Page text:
And finally a curious English translation does seem to exist:

Theon, of Smyrna: Mathematics useful for understanding Plato; translated from the 1892 Greek/French edition of J. Dupuis by Robert and Deborah Lawlor and edited and annotated by Christos Toulis and others; with an appendix of notes by Dupuis, a copious glossary, index of works, etc. Series: Secret doctrine reference series Published: San Diego : Wizards Bookshelf, 1979. ISBN: 0913510246. 174pp. Notes: Cover title: Twn kata to mathematikon chresimwn eis ten Platonos anagnwsin.

Hmm.  That sounds like an amateur translation of the French of Dupuis.

So… what does he say?  Well, I find from the PDF that the material is actually on p.105 of Hiller, lines 4-5 (p.120 of the Google books PDF).  The magic word “Orphicos” appears above it, and then three lines of quotation.  The name of Evandros appears beneath. 

In the notes at the foot  of the page is a cross-reference to Zenobius V, 78, which we examined earlier.  Then a list of related material: Porphyry De antro nympharum 24, calling Mithras “demiurgos” (creator);  and Proclus’ commentary on the Timaeus of Plato p. 93 E, where the Orphic creator-god Phanes is given the same title.  Then a couple of old scholarly works are listed, on Orphism.  All this, incidentally, in a section on numbers.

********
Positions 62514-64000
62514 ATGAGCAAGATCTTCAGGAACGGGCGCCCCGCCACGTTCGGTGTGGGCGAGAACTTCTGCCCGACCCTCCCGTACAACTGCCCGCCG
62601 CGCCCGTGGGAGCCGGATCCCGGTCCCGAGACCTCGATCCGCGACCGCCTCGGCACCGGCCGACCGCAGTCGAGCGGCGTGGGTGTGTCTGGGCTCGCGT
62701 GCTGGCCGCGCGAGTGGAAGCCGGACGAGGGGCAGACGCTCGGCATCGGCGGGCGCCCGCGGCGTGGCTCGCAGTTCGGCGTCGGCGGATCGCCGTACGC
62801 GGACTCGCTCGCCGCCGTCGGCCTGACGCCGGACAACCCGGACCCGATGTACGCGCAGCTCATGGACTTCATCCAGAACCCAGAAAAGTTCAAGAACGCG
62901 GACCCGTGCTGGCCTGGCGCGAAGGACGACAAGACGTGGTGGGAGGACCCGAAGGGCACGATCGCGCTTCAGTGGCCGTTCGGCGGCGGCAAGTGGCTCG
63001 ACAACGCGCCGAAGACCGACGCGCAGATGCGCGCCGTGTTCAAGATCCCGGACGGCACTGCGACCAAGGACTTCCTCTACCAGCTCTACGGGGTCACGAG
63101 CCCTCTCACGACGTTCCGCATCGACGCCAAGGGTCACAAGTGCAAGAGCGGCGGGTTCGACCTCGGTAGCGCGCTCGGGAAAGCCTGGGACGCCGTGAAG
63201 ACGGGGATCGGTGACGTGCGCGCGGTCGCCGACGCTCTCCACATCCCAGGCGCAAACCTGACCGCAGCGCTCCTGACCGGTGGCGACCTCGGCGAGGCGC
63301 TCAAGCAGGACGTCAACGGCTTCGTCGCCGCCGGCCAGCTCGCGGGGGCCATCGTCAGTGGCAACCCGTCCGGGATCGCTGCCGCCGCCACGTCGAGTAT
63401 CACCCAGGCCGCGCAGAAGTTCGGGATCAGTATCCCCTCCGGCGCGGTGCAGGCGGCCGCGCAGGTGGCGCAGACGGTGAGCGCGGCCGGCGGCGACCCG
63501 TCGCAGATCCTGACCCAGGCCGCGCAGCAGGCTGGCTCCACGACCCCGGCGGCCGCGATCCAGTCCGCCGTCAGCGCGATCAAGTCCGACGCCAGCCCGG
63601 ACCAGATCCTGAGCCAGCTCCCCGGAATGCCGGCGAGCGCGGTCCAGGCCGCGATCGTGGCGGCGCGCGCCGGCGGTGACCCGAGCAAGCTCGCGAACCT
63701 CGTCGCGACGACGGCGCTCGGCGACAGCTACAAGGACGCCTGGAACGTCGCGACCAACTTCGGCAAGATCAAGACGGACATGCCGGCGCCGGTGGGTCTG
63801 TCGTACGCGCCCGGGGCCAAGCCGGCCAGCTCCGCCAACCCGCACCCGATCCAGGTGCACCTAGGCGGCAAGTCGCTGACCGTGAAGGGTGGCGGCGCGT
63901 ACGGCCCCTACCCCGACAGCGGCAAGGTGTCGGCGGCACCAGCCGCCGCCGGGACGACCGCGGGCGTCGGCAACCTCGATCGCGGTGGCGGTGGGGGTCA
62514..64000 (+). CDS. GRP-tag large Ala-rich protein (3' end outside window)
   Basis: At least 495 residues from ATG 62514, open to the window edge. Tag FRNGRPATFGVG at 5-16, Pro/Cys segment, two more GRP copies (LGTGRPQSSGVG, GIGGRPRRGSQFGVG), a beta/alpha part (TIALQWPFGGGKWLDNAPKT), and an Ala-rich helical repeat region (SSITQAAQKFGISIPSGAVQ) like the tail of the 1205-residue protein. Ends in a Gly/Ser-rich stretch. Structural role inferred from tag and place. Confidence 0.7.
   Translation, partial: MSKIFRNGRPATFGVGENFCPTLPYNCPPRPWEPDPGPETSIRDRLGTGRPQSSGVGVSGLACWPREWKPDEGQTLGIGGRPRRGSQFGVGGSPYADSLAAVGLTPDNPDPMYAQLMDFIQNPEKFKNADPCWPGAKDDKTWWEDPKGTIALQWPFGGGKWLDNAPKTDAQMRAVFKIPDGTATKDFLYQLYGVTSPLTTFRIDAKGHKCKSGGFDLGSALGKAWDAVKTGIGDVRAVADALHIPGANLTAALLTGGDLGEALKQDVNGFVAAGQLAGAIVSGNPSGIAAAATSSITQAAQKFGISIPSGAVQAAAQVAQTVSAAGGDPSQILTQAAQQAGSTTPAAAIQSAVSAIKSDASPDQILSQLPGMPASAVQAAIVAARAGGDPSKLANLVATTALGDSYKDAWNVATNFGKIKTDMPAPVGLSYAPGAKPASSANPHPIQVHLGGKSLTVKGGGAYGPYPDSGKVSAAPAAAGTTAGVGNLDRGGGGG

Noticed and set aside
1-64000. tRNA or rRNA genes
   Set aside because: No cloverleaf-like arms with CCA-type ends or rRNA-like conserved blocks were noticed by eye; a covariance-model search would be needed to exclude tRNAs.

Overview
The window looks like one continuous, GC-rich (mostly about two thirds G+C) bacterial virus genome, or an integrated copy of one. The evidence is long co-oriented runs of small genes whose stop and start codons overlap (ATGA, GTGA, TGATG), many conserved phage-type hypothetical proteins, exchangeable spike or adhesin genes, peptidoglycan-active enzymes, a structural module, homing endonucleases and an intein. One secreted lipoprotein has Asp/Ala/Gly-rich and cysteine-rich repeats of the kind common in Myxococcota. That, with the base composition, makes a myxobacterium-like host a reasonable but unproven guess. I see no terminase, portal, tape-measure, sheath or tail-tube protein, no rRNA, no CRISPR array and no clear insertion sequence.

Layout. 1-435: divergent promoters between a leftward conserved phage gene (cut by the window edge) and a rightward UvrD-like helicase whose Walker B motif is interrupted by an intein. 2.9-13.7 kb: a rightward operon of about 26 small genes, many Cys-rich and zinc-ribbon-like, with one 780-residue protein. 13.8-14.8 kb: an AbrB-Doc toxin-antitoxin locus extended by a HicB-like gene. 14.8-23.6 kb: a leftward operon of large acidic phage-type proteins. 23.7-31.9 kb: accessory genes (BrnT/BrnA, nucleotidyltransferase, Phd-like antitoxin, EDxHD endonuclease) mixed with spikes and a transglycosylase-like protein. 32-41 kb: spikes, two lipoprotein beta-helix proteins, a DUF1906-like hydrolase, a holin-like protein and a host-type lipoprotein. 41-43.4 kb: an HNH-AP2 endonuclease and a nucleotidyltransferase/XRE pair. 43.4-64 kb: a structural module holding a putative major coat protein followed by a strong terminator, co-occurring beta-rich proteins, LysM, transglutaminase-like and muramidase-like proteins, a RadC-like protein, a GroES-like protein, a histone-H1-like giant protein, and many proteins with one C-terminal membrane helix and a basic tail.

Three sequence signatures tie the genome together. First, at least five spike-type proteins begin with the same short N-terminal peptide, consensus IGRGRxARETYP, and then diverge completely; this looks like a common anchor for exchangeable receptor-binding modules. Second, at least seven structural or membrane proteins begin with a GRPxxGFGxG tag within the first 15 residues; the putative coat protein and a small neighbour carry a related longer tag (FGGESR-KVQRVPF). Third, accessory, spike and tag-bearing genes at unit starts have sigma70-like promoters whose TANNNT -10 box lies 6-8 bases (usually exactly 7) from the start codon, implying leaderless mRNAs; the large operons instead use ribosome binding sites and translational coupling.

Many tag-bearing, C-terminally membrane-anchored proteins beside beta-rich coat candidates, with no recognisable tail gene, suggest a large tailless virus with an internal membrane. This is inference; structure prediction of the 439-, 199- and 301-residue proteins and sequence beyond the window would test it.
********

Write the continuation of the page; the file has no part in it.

Let’s see if we can find out what the context is.

So now I go to Dupuis, who gives quite an introduction and even lists manuscripts.  The French National Library alone has a bunch of them, so this is plainly not a rare work, although I had never heard of it before.

A bit of guesswork and looking at an index for “Evandre” gives us page 173 (PDF page is 210), which is precisely the passage in question.  It is chapter 47 of the work.  Here it is, from Dupuis’ French.

47.  The number eight which is the first cube composed of unity and seven. Some say that there are eight gods who are masters of the universe, and this is also what we see in the sayings of Orpheus:

By the creators of things ever immortal,
Fire and water, earth and heaven, moon,
And sun, the great Phanes and the dark night.

And Evander reports that in Egypt may be found on a column an inscription of King Saturn and Queen Rhea: “The most ancient of all, King Osiris, to the immortal gods, to the spirit, to heaven and earth, to night and day, to the father of all that is and all that will be, and to Love, souvenir of the magificence of his life.”  Timotheus also reports the proverb, “Eight is all, because the spheres of the world which rotate around the earth are eight.” And, as Erastothenes says,

“These eight spheres harmonise together in making their revolutions around the earth.”

As a literary reference to syncretism between Mithras and Phanes, this lacks quite a bit.  But interesting, all the same, as examples of the sort of pseudo-knowledge being mixed up in antiquity.

Zenobius on Mithras